Truth be told, for every introductory array of notes that was played, there were the die-hard shrills of plenty of girls (and judging by the pleased expressions on their boyfriends faces) who were about to hear their all-time favorite song (guilty pleasures, too). The cheers that went above and beyond were never over-the-top nor unbearable and always rang in from a new corner of the massive stone amphitheater. It was endearing – every song played was genuinely someone else’s favorite song.

“Head Full of Doubt / Road Full of Promise” from the band’s 2009 huge commercial success I and Love and You bled perfectly into the only cover of tune of the evening, Doc Watson’s “Country Blues” before the band took their first breather between songs.

“Living of Love” from 2007’s Emotionalism slowed the pace down a bit, allowing for a slightly more relaxed (and much needed) instrument change and bow replacement. The fever about The Avett Brothers is no joke. The high-energy showmanship of each member is magnetic and their rhythms are infectious, and with the little amount of time they give themselves to switch songs, I found myself often wondering things like “When did he pick up the banjo?” “Where did that harmonica come from?” “Where does Kwon’s hair end and where does his fraying bow begin?”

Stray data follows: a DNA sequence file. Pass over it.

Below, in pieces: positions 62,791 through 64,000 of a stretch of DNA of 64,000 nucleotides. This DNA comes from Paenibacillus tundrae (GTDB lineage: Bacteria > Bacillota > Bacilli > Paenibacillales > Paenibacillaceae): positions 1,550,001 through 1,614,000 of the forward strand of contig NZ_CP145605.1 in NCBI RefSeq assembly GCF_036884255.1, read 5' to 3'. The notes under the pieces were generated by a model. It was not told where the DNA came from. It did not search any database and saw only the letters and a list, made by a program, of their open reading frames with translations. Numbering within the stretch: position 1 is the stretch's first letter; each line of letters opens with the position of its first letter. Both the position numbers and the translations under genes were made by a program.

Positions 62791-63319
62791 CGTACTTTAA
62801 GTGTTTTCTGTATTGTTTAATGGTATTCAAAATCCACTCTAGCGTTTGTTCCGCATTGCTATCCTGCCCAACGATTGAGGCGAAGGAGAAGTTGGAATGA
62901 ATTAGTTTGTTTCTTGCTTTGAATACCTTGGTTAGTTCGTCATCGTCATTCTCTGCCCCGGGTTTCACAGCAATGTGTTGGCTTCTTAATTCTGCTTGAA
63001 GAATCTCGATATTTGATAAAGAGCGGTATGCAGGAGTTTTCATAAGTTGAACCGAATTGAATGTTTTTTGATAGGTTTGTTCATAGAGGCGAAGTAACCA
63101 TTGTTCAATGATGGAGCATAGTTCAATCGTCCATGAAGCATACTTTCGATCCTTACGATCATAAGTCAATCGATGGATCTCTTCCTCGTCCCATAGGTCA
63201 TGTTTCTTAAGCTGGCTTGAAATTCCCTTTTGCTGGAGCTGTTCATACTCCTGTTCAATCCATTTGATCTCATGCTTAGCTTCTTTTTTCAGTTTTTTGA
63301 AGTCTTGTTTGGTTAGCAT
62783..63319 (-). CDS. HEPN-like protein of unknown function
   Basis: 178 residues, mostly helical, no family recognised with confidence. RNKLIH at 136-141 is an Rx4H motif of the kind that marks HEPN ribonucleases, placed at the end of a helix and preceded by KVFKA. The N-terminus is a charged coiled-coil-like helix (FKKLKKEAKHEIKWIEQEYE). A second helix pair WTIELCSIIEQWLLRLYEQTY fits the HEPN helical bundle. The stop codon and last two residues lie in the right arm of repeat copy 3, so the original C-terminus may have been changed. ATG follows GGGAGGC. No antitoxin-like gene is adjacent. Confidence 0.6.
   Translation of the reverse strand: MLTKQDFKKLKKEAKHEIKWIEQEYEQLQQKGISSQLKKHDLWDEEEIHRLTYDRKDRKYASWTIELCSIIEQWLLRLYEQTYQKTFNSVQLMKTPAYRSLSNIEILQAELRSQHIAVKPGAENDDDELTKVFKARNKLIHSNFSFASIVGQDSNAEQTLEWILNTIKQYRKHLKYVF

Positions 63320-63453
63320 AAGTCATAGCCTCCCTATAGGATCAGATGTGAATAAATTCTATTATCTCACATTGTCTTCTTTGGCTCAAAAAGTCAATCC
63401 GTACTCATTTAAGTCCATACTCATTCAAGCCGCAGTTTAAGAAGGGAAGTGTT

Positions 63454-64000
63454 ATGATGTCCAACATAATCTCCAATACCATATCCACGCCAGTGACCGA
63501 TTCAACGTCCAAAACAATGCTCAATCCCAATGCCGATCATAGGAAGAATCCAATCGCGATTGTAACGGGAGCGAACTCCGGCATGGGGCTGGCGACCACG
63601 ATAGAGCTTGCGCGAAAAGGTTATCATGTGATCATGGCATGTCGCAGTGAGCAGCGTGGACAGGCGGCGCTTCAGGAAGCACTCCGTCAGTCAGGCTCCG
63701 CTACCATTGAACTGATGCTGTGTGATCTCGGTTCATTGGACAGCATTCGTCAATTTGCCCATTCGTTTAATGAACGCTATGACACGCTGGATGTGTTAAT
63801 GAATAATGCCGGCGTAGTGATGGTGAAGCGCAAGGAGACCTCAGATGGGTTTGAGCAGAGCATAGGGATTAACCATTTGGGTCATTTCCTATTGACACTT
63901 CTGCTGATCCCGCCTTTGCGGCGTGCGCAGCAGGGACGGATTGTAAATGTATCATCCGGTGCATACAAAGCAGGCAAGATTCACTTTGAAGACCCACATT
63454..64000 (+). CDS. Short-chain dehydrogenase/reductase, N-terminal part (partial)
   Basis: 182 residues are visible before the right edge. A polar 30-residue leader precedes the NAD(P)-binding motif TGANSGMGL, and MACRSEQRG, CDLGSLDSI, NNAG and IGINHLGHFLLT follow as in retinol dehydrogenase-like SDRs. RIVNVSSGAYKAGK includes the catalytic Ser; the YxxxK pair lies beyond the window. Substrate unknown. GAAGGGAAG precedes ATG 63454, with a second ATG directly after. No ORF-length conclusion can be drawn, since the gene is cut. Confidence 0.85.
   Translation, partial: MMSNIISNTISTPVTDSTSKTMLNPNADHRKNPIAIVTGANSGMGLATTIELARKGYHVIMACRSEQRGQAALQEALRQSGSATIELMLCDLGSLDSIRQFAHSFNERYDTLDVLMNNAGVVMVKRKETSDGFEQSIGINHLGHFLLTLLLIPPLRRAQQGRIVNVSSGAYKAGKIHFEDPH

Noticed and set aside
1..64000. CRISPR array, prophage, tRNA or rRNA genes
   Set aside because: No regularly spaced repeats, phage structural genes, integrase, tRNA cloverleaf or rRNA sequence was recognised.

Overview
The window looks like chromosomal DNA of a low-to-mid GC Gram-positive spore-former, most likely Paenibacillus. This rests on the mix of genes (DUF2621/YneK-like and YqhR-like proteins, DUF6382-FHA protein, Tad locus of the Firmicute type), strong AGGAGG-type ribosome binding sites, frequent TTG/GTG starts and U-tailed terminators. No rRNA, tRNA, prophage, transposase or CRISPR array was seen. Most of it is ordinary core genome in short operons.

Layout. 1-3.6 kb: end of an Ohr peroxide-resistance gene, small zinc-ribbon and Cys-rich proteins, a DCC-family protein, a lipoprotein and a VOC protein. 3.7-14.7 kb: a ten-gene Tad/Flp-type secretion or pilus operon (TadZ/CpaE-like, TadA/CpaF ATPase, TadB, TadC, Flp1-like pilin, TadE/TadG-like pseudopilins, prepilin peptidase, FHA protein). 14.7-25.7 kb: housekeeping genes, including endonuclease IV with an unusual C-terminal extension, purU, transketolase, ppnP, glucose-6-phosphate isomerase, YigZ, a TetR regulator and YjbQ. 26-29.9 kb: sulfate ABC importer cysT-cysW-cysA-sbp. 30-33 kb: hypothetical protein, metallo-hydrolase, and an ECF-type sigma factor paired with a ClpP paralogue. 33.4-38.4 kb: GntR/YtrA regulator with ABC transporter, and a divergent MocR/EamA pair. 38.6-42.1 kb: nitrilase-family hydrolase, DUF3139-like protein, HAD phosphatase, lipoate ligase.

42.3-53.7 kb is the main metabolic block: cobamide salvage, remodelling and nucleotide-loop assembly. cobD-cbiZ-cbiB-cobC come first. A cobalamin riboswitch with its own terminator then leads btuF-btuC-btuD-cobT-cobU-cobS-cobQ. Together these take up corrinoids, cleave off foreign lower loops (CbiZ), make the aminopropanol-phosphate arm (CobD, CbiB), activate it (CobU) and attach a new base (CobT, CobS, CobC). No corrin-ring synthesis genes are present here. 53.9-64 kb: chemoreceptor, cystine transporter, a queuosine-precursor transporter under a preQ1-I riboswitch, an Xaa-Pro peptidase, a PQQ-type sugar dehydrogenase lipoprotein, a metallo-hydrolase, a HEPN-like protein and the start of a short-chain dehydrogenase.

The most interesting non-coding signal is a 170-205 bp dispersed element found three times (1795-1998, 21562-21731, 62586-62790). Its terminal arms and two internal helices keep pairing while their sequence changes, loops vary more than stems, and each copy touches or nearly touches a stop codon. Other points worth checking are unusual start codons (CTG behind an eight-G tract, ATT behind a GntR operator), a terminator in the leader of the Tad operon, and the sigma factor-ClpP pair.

The Avett Brothers at The Greek Theatre, by Joshua Huver

Returning again to The Robbinsville Sessions, the always popular “Distraction #74” saw its 469th show appearance. Such a high recurrence is ironic given the song’s message on making a mistake, and repeating that mistake over and over and over again, because this tune has obviously been anything but a mistake for them.

Emotionally heavy crowd sing, clap and sway alongs ensued for the next four songs, including the 504th play of the Bay Area favorite “Laundry Room” which made its debut over the hill in Santa Cruz in 2007,  and the single repeat from their first appearance at The Greek in Berkeley: “Satan Pulls The Strings”, an older tune that is slated for inclusion on True Sadness.

The Avett Brothers at The Greek Theatre, by Joshua Huver

13 songs in, the band takes a second break between songs. In fact, it might as well have been a set break because the entire stage emptied, save for the brothers Scott and Seth.

“This is incredible, thank you,” said Scott, reaching into the crowd and pulling out a handmade sign from the front row. “’We just got engaged and all we want to do is watch The Avett Brothers,’ well that sure is good for us!”